Saturday, July 28, 2012

Chile's PVP Vehicles Include Weapons Stations

A small number of Panhard PVP light armored vehicles includes the PL80 protected weapon station, which can be equipped with a machine gun or 40mm automatic grenade launcher. Other weapons options are the Nexter Munitions GALIX grenade dischargers and an acoustic device that sends a painful sound blast. Read the entire note about the PVPs, with extensive details, at Defesa Global. In fact, look for more postings from that informative blog on this space.

Saturday, July 21, 2012

Some Odds and Ends in Chile's Arsenal

Thanks to a reader who sent data from SIPRI on Chile's defense acquisitions, here's a list of some systems that have been added in recent years but had not been reported in this blog.
  • M-108 VBLC artillery command vehicle. The M-108 flopped as a 105mm self-propelled gun, but the Belgians converted them to mobile command systems. Chile bought 21 of them, which were delivered in 2009.
  • Panhard PVP armored vehicles. These light 4x4 vehicles were delivered in 2010-11 for Marines working with the peacekeeping force in Haiti. Cost for the 15 vehicles was 2 million euros. Only nine have been delivered.
  • M-113A2 in ambulance configuration. Germany sold 24 of these to Chile in 2009.
  • SM-39 Exocet missiles. The Navy bought a dozen of these anti-ship missiles, which are fired from submarines.
  • AIM-7M Sparrow anti-aircraft missiles. Bought 75 from the Dutch as part of the deal for four used frigates. Delivered in 2006-08.
  • Black Shark torpedoes. One of only a few acquisitions made in Italy, 100 of these advanced torpedoes were bought in 2005-10.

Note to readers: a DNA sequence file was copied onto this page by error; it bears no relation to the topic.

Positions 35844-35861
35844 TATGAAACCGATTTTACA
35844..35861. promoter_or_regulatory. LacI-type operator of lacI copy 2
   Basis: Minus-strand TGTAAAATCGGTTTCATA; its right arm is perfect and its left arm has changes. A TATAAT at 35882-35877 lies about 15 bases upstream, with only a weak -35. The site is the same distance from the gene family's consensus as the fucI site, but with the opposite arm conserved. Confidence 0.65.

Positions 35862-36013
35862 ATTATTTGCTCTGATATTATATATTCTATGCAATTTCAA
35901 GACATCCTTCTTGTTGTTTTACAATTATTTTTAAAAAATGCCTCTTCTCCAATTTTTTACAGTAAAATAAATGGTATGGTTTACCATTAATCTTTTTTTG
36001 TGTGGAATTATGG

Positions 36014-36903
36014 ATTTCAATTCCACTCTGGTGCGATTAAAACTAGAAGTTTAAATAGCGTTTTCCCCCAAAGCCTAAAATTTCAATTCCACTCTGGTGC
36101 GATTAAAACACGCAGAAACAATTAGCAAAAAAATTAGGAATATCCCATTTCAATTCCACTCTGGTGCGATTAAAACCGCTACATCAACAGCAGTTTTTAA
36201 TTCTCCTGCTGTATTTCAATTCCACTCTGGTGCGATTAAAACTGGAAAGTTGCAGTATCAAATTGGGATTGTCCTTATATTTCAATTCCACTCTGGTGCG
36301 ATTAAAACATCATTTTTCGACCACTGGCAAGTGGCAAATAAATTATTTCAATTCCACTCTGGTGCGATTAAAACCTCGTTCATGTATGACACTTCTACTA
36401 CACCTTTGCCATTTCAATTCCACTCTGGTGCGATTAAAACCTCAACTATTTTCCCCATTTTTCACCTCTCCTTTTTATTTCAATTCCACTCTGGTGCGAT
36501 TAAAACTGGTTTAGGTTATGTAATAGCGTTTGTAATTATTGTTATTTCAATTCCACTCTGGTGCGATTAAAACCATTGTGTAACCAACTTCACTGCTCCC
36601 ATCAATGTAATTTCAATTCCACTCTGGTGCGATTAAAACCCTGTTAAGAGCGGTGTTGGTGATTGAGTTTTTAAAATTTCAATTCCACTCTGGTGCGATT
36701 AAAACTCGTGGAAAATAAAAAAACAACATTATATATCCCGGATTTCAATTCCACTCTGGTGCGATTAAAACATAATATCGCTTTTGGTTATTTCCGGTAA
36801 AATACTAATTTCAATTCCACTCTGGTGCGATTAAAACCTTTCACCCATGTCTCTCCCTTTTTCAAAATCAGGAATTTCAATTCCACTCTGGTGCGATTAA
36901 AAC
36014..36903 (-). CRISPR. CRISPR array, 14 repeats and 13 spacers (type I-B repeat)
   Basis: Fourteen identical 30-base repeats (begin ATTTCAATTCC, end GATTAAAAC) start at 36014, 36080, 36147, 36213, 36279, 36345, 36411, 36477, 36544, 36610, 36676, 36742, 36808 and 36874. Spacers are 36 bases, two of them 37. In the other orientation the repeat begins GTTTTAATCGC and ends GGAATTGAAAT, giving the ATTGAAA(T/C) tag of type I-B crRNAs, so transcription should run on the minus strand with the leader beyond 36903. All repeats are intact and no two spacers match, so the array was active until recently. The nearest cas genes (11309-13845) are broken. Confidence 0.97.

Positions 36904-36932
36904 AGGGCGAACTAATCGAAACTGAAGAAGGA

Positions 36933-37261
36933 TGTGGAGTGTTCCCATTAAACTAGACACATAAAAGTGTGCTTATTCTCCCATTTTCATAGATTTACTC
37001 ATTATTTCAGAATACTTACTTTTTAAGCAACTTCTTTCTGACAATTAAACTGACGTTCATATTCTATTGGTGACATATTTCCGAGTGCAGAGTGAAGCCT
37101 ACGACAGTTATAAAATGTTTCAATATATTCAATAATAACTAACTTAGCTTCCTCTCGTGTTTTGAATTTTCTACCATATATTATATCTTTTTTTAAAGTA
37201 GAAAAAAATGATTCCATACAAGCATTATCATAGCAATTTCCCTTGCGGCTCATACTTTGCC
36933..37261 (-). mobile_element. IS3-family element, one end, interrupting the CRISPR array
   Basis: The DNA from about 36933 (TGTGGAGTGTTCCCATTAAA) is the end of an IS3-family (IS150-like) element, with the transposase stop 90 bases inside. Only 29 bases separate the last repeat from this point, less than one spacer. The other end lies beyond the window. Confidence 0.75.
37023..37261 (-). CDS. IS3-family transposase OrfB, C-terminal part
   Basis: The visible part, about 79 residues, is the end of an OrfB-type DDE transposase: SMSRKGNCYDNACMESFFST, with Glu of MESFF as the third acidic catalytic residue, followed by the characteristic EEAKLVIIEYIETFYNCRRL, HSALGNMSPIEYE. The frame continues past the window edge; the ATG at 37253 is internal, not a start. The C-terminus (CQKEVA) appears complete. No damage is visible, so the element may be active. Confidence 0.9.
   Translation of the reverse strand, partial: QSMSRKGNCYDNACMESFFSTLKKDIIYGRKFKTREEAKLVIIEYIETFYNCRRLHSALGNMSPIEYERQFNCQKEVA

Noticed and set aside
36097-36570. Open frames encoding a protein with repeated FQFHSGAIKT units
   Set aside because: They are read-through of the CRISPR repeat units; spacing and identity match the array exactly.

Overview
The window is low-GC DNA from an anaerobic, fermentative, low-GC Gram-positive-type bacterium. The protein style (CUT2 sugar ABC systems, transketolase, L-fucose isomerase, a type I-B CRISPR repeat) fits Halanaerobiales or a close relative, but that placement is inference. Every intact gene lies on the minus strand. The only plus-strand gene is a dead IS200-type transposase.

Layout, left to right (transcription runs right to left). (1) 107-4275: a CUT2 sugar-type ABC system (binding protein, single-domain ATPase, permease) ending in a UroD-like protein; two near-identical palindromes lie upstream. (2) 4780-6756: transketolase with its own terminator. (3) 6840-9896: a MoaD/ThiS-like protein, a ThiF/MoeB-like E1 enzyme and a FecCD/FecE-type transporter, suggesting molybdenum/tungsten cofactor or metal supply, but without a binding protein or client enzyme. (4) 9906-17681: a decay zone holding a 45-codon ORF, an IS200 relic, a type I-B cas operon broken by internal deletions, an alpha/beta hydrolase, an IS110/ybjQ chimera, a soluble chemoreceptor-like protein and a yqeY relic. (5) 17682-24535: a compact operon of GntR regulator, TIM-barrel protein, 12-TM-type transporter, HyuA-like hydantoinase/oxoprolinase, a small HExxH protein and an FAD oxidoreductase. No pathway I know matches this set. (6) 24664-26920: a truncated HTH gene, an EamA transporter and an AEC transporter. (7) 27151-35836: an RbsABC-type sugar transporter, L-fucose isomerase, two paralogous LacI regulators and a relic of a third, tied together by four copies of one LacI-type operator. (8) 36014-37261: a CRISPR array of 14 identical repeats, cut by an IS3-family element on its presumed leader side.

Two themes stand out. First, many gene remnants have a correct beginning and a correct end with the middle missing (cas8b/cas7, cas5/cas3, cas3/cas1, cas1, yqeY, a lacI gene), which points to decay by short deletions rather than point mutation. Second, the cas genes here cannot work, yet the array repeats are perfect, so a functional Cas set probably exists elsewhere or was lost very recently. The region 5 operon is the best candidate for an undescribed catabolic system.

Saturday, July 7, 2012

'National Strategy' Sharply Broadens Military's Role

Chile's armed forces appear to take a much larger role in internal security affairs under a strategic framework developed by President Sebastian Piñera's administration. The National Strategy for Security and Defense for the first time specifically puts security problems such as drug trafficking, organized crime and piracy under the broad umbrella of national defense. These unconventional threats have fundamentally changed how Chile views its security needs, the president says. Some exist on an international scale, which is of particular importance to Chile as it positions itself as global trade partner. Some politicians have criticized the plan, saying it expands the military's power into areas that aren't part of its mandate, and the policy could violate the constitution. Since the end of military rule in Chile, the Carabineros and Policia de Investigaciones have been tasked with safeguarding internal security. The National Strategy, which now goes to a legislative review, is characterized as a companion piece to the new military budget law, which is on its way to final approval. Indeed, some military acquisitions such as UAVs and maritime patrol aircraft have been made with an eye toward patrolling border areas and the vast territorial waters. The Navy, of course, has long been responsible for security of the littoral area and the exclusive economic zone.

Sunday, July 1, 2012

The Army as Physician of Last Resort

With Chile's government struggling with a health crisis, the Army has been sent out to provide emergency medical care to the civilian population. Mobile hospital units are operating at two hospitals in the metropolitan region, providing emergency-room treatment and hospitalization for the most ill patients. It's flu season on Chile, and a nasty virus is going around. It's estimated that cases of respiratory illness are up 70% compared with last year. So, President Sebastian Piñera ordered the Army out of the barracks and into the emergency wards. It's not the first time the Army Modular Campaign Hospital has rendered aid to civilians. In fact, it's been deployed 29 times since 2001, performing hundreds of surgeries. Its long list of missions underscores how the armed forces are an integral part of the social safety net, much like they are also the muscle of Chile's disaster response system. Update: The Army's role as administrator of social programs doesn't stop with health care. The Army also has been put in charge of a homeless shelter at a stadium. This came as a cold wave in Santiago left several homeless people dead.